Late August can be a tough time to find something interesting to discuss in international finance.  It is particularly difficult this year, with markets in sleep mode after overindulging on volatility from June’s Brexit vote and Fed rate moves stagnant for at least a few weeks if not the balance of the year. 

So what else is there to talk about this week – except sports?

This is a financial commentary, but in a valiant attempt to sneak in a little sports with our finance, let’s talk about Brazil, the Olympics and all those medals being won by the athletes.

The medals for the Rio 2016 games are produced by the Brazilian mint.

In case you’ve been wondering, today’s gold medals are not actually made of pure gold. The last time they were made of gold was way back at the 1912 Olympics in Stockholm. 

Rio’s champions may not be happy to hear this, but Olympic gold medals are actually made mostly of silver, with gold plating on top, according to the Crookston Times.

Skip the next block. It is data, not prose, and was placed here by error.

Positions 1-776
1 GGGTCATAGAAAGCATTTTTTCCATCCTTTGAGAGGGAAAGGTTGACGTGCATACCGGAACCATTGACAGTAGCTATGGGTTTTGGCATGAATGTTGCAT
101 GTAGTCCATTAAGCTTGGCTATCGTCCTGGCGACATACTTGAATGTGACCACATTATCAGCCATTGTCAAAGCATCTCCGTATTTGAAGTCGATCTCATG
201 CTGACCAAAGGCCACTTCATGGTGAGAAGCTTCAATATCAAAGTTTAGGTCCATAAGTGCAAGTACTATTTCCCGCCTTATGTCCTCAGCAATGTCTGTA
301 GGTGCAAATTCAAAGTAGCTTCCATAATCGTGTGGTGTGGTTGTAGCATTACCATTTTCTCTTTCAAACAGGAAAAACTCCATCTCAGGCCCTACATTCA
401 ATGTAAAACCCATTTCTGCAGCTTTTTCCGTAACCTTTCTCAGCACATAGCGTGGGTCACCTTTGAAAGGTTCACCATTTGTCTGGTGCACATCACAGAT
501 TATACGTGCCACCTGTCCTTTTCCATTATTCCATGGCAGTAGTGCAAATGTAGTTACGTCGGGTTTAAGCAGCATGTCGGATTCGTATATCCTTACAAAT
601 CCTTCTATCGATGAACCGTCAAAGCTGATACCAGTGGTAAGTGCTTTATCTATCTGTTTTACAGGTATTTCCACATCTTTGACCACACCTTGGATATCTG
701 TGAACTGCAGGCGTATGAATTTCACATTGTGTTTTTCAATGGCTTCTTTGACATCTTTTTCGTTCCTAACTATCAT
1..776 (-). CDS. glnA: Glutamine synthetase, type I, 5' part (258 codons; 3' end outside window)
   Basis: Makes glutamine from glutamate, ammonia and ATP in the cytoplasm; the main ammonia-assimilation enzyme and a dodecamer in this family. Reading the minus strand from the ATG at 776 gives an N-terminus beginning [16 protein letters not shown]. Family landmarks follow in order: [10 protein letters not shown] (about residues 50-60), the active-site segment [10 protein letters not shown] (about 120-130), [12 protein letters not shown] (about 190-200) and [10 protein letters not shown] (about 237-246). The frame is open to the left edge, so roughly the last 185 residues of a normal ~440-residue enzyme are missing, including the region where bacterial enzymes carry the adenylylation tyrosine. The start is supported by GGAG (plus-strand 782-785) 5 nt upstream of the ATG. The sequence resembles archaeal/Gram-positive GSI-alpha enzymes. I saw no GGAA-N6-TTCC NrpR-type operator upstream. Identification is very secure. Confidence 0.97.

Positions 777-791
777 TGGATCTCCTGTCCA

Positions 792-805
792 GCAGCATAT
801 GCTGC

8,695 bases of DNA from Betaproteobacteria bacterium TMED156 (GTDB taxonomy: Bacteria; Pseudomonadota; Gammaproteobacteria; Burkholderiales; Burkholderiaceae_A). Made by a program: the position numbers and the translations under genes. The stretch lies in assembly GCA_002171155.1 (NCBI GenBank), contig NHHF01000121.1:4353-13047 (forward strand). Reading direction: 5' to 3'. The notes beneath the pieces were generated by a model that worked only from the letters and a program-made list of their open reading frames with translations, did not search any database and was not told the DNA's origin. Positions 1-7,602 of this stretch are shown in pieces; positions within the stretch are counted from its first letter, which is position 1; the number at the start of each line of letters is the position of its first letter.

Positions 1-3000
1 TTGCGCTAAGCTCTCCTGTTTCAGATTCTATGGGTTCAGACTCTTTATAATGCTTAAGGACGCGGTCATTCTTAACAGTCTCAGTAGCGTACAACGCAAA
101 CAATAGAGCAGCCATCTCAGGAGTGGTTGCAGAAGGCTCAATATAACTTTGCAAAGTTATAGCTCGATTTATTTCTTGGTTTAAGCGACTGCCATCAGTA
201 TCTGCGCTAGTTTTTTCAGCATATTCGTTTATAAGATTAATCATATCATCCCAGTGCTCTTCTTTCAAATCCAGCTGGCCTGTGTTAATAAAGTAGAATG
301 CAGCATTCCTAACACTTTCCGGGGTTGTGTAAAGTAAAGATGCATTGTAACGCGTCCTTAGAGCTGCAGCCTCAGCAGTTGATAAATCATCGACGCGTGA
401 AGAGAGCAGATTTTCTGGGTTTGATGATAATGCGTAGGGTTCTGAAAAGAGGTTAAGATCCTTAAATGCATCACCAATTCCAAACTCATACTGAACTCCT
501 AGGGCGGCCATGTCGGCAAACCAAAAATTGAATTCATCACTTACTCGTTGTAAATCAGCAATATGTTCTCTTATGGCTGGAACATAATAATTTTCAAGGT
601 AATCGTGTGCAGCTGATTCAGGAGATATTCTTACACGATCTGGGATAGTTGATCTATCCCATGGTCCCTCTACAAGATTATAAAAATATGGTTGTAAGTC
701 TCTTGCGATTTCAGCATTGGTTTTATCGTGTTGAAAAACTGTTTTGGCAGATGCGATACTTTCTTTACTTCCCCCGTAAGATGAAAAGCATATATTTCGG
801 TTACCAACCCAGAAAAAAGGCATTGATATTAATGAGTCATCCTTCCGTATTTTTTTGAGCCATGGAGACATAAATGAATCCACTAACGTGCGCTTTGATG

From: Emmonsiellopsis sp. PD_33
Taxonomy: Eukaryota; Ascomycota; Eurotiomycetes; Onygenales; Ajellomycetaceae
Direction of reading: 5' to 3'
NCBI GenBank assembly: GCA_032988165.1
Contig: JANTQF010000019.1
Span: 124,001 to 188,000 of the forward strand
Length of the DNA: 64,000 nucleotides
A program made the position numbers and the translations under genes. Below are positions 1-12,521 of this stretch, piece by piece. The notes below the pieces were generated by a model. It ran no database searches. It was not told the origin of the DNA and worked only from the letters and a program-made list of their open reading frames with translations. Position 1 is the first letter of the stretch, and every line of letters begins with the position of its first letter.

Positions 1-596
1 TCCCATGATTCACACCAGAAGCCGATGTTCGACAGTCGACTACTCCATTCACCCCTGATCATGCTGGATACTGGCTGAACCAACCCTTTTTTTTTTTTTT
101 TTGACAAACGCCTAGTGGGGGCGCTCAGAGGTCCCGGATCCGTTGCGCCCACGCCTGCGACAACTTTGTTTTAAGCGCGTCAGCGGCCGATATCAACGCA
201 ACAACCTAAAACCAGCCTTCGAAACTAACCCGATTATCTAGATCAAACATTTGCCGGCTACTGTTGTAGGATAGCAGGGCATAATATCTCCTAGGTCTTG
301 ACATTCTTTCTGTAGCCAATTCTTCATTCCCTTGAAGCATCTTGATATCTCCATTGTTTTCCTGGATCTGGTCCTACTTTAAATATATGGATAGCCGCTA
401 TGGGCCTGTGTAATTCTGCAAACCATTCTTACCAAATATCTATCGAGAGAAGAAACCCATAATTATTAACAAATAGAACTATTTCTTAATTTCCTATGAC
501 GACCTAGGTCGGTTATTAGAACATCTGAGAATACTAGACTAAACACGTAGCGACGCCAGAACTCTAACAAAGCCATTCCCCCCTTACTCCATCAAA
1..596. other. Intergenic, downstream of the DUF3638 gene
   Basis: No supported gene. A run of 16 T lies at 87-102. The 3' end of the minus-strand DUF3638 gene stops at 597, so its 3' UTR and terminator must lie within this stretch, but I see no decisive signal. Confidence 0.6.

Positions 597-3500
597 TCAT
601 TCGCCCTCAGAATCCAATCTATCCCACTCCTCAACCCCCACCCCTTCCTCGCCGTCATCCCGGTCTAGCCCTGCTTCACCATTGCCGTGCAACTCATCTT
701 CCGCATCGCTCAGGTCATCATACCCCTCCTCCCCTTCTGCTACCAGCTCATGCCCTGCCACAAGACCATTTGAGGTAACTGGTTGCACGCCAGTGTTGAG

With silver prices going up, if you look at the value of an Olympic medal in pure silver commodity terms, an Olympic “gold” medal is worth about $565 right now, due to its silver content. 

By the way, if Olympic gold medals actually were pure gold, they would be worth over $21,000 at today’s prices. Both gold and silver have increased in price this year – with gold up 26 percent and silver up a whopping 43 percent. 

The 2016 silver medals actually are mostly made of silver, including 30 percent recycled silver. Believe it or not, recycled silver could mean that someone’s old car parts and mirrors are mixed up in the Olympic silver medals.

The estimated value of an Olympic silver medal prize is $315. 

How about the 2016 bronze medals? They are mostly made of copper, which is plentiful and cheap in South America.

The commodity value of a bronze medal is about $2.38. But at least that’s better than the fourth place medal, which doesn’t exist.

My View: Of course we all know that the true value of an Olympic triumph is not the commodities in the medals – or even in the marketing gigs and licensing contracts that a few will enjoy after the games. It’s in fulfilling the years of training that these incredible athletes put in and have been demonstrating to the world for the past two weeks in Rio.

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